Of course Orioles fans have special memories of Mike Flanagan. The Cy Young Award season of 1979 stands out.
As an O’s employee from 1983-1987, I had the honor of seeing Orioles come down to Washington to sign autographs. I recall Mike Boddiker and Mike Young stopping by. And Flanagan came down as well prior to his departure to Toronto.
Of course the Birds were slipping away in 1986 and fans in DC were beginning to lose interest. Not me. I was bored selling tickets but loved it when O’s players came down. But there was no one in the store to meet the 1979 Cy Young Award winner.
So I went out in on 17th street in DC and started hawking free autographs. I did get a few takers. When all five fans disappeared, I went into my Mike Flanagan wind-up and told him I was watching a game in KC in which the announcers said he deserved a no-hitter.
Flanagan interrupted me. He spoke quickly and fired off how many strikes he had thrown that night.
How can Mike Flanagan be dead? He wasn’t even 60-years-old.
I think I found that magical game of Flanagan’s. It came on July 27, 1979 in Kansas City. That Royals team had a player named George Brett who was nasty at the plate to the tune of 42 doubles, 20 triples and 23 homers. That’s right, 20 triples. He also hit .329. The late Darrell Porter had a huge year as well with 23 doubles, 20 homers and 112 RBIs.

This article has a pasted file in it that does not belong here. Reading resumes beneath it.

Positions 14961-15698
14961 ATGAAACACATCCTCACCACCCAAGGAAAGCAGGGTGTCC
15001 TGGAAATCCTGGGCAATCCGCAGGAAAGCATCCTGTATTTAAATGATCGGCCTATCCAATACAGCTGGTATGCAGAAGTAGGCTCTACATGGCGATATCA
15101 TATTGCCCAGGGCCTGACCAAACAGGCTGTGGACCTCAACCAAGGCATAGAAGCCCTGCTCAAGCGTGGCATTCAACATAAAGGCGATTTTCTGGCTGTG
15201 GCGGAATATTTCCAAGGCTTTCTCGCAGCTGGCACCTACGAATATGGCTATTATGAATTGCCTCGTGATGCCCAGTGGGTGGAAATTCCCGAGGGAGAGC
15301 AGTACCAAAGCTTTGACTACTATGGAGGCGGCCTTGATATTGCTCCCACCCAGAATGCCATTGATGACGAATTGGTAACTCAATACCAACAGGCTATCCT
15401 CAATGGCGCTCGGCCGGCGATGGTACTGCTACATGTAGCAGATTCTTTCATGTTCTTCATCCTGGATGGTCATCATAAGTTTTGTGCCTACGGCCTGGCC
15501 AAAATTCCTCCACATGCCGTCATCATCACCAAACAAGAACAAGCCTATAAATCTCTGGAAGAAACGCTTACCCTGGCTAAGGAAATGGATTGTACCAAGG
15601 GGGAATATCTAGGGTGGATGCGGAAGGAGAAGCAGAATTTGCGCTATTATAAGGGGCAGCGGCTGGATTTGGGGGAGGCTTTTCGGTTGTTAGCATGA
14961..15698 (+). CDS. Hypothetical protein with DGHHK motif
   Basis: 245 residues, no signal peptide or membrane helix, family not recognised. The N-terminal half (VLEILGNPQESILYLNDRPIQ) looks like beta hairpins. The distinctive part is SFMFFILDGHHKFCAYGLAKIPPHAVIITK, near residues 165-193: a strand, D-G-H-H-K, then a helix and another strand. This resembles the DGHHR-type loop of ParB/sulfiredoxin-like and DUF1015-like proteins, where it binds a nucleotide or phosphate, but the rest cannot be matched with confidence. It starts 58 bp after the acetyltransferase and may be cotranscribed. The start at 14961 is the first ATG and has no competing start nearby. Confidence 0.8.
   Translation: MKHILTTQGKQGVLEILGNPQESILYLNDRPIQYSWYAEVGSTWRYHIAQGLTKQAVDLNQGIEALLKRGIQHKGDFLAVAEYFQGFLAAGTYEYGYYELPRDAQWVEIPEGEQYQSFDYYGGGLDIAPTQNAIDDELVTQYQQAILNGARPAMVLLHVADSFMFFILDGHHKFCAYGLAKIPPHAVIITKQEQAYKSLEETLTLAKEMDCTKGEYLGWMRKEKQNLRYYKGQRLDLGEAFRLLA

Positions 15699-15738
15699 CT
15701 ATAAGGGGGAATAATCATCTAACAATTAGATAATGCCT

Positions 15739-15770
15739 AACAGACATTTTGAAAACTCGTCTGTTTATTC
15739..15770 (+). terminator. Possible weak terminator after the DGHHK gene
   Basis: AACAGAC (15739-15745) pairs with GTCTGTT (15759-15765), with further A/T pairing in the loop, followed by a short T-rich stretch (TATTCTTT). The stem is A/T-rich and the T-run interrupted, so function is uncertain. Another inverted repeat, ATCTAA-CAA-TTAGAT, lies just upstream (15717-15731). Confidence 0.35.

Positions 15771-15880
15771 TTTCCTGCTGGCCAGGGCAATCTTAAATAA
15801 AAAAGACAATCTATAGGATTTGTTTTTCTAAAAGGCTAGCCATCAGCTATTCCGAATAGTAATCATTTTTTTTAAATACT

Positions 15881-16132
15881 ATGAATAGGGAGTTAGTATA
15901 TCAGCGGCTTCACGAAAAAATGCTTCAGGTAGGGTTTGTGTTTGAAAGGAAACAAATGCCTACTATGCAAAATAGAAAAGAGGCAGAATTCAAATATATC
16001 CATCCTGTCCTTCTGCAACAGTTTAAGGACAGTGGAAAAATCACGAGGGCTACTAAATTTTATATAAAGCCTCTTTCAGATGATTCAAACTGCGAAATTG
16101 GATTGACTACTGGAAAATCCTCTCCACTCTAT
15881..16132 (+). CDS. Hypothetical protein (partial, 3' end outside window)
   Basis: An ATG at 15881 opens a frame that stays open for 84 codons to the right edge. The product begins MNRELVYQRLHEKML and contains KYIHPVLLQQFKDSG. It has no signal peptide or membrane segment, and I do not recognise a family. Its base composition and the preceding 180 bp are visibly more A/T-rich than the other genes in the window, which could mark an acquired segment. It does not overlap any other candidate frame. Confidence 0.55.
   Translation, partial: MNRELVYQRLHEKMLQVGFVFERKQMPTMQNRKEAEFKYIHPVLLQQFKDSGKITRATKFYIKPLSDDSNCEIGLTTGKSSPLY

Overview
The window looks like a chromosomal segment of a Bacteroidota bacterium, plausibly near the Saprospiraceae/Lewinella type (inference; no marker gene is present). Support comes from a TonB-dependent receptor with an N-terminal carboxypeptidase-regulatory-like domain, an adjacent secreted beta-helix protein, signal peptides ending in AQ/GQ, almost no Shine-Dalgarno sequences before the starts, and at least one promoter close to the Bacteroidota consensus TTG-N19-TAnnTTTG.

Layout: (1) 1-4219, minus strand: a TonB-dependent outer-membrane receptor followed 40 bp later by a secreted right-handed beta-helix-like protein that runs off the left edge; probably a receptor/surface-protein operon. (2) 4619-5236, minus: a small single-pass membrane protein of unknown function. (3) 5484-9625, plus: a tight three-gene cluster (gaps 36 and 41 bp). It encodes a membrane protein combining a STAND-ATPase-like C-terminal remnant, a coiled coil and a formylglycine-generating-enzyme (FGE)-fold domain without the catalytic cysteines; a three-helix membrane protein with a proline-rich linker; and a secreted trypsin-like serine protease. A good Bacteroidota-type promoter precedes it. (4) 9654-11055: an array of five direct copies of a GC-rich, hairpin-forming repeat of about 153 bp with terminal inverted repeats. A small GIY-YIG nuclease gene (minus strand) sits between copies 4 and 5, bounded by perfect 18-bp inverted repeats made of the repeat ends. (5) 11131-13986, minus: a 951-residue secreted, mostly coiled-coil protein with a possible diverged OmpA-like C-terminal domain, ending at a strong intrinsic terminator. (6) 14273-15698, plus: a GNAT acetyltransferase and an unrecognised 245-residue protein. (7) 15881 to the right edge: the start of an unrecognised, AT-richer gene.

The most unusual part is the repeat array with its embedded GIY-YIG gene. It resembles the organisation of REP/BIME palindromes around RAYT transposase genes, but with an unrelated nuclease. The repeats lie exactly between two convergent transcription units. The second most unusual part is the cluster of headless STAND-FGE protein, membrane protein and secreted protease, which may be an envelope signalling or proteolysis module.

However, the KC lineup with Amos Otis, John Wathan, Willie Wilson and Frank White was helpless on this night.
Ken Singleton’s three-run first inning homer off Dennis Leonard set the tone for the 8-0 victory. Get this the Birds were 35 games over .500 with this win.
Flanagan took no chances, however. He struck out George “Boomer” Scott all three times. Otis and Fred Patek had hits by the third inning. Flanagan did not allow another hit until the ninth.
His ball was electric that night. It marked his 14th win of the season. Superstar Brett went 0-for-4.
When Flanagan pitched sidearm to left-handed hitters, it seemed the ball went completely around them and landed in the strike zone. Flanagan had won 19 game for the 78 Birds. He had also dropped 15 games that season.
On April 17, 1979, Flanagan and the O’s dropped a 5-1 decision to reigning Cy Young Award winner Ron Guidry and the Yankees. Flanagan stood at 1-2 after that game.
Even at the end of May, his 6-4 mark didn’t overwhelm anyone. The southpaw was 7-5 in the middle of June. On Aug. 9, he nipped Jerry Augustine and Milwaukee, 3-2. He was 15-7 after this game. He wouldn’t lose again until Sept. 18.
On Aug. 15, he went 12. That’s right 12 innings. Jim Morrison, the first White Sox hitter of the night took a Flanagan pitch out of the yard. Flanagan then tossed 12 shutout frames. He would strike out 12. The winning run scored with Eddie Murray stole home.
Flanagan was also the winning pitcher in the 100th Orioles victory of the season.
He started game two of the American League championship series. And when he took the mound in the fourth inning, his offense had provided him with nine runs. The California Angels made a game out of it before falling 9-8.
Despite winter weather, he did take the mound in game one of the World Series with Pittsburgh. And his offense ignited early again providing five runs in the first. The O’s held on to win game one, 5-4.
Baseball voters had no problem selecting Flanagan as the Cy Young Award winner. He garnered 26 of 28 first-place votes. Flanagan won a career-high 23 games for the runaway Birds from Baltimore. He won 141 of his 167 career victories in a Baltimore uniform.
And he died too early.